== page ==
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Blockchain for Dummies

In this excerpt from chapter five of 'Blockchain for Dummies,' author Tiana Laurence covers Ethereum, decentralized autonomous organizations and smart contracts.

The following is an excerpt from Blockchain for Dummies by author Tiana Laurence and published by Wiley. This section from chapter five outlines Ethereum and how organizations can build on it. It also covers how to create your own decentralized organization and how to set up your Ethereum wallet.

Ethereum: The Open-Source World Wide Computer

Ethereum may be one of the most complex blockchains ever built. It has its own Turing-complete programming language (a full-functioning programing language that allows developers to build any type of application). The Ethereum protocol can do just about anything that your average programming languages can do, except it's built inside a blockchain and has the added benefits and security that comes with that. If you can imagine a software project, it can be built on Ethereum.

The Ethereum ecosystem is currently the best place to build decentralized applications. They have wonderful documentation and user-friendly interfaces that get you up and running quickly. Rapid development time, security for small applications, and the ability for applications to easily interact with one another are key characteristics of this system.

Blockchain for Dummies cover image

The Turing-complete programming language is the main feature that makes the Ethereum blockchain vastly more powerful than the Bitcoin blockchain for building new programs. Ethereum's scripting language makes things like Twitter application possible in few lines of code, and extremely secure.

Smart contracts, like the one you create in Chapter 3, can also be built on Ethereum. The Ethereum protocol has opened up a whole new genre of applications. You can take just about any business, government, or organization's processes and build a digital representation of it inside of Ethereum. Currently, Ethereum's platform is being explored to manage digital assets (a new class of asset that lives online and may represent a whole digital asset such as a Bitcoin token or a digital representation of a real-world asset such as corn commodities), financial instruments (like mortgage-backed securities), recording ownership of assets such as land, and decentralized autonomous organizations (DAOs), a new way of organizing a business, nonprofit, government, or any other body that needs to come to agreement and work together for common interest. DAOs are built primarily on the Ethereum platform.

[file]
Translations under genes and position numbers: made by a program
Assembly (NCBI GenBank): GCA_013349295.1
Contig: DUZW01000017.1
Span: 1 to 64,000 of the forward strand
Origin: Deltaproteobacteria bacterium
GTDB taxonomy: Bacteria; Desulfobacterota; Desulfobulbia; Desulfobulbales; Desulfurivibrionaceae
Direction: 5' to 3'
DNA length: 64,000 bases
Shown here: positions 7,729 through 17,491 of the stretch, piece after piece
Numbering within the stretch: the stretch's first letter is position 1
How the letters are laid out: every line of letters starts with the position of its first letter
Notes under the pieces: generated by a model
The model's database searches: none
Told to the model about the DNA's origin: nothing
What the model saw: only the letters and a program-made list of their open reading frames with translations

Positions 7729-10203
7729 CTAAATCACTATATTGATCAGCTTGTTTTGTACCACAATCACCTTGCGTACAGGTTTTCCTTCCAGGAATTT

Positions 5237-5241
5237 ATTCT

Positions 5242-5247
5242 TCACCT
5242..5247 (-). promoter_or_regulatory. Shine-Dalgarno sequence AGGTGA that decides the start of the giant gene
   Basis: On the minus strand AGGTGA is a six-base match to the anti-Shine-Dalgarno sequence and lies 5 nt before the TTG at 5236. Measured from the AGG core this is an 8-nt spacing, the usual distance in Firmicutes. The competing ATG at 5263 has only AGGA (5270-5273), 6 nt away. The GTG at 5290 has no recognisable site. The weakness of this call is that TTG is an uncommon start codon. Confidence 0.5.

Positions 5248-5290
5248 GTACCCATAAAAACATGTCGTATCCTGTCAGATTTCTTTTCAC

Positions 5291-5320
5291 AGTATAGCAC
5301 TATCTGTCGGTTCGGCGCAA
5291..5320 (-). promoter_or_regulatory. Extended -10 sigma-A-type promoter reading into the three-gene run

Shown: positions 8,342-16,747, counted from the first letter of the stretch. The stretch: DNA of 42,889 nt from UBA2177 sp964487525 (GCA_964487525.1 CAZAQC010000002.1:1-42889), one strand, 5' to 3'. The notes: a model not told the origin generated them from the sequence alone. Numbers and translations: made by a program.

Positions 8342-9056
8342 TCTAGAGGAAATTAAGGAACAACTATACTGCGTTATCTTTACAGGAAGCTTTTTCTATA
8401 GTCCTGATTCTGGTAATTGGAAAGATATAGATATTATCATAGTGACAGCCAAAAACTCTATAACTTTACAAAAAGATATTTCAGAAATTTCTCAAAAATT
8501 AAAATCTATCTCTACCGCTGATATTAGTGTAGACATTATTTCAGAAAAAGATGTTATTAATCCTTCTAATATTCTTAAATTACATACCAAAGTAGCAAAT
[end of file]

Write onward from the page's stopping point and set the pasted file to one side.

Decentralized applications: Welcome to the future
The most revolutionary and controversial manifestation of Ethereum is the self-governing and decentralized application (DAPP). DAPPs can manage things like digital assets and DAOs.

DAPPs were created to replace centralized management of assets and organizations. This structure has a lot of appeal because many people believe that absolute power corrupts absolutely. For those who are fearful of losing control, this type of structure has massive implications.

Etheria (www.etheria.world), a Minecraft-like game, is an interesting example of this technology at work (see Figure 5-1). The game can't be censored or taken down and will exist as long as Ethereum does. When things are created within Ethereum, even if there were good cause to remove a structure or organization, it's practically impossible to do so.

The power of decentralized autonomous organizations
DAOs are a type of Ethereum application that represents a virtual entity within Ethereum. When you create a DAO, you can invite others to participate in the governance of the organization. The participants can remain anonymous and never meet, which could trigger Know Your Customer (KYC) rules (the process a business must go through to verifying the identity of its clients) and anti-money laundering (AML; the laws and regulations designed to stop the practice of generating income through illegal means) compliance issues.

Etheria
FIGURE 5-1: The world's first immortal digital game, Etheria.

DAOs have been created for raising funds for investing, but they could also be designed for civic or nonprofit purposes. Ethereum gives you a basic framework for governance. It's up to the organizers to determine what's being governed. Ethereum has created templates for you to help in the creation of DAOs.

Figure 5-2 shows a depiction of the organization of an Ethereum application.

Ethereum blockchain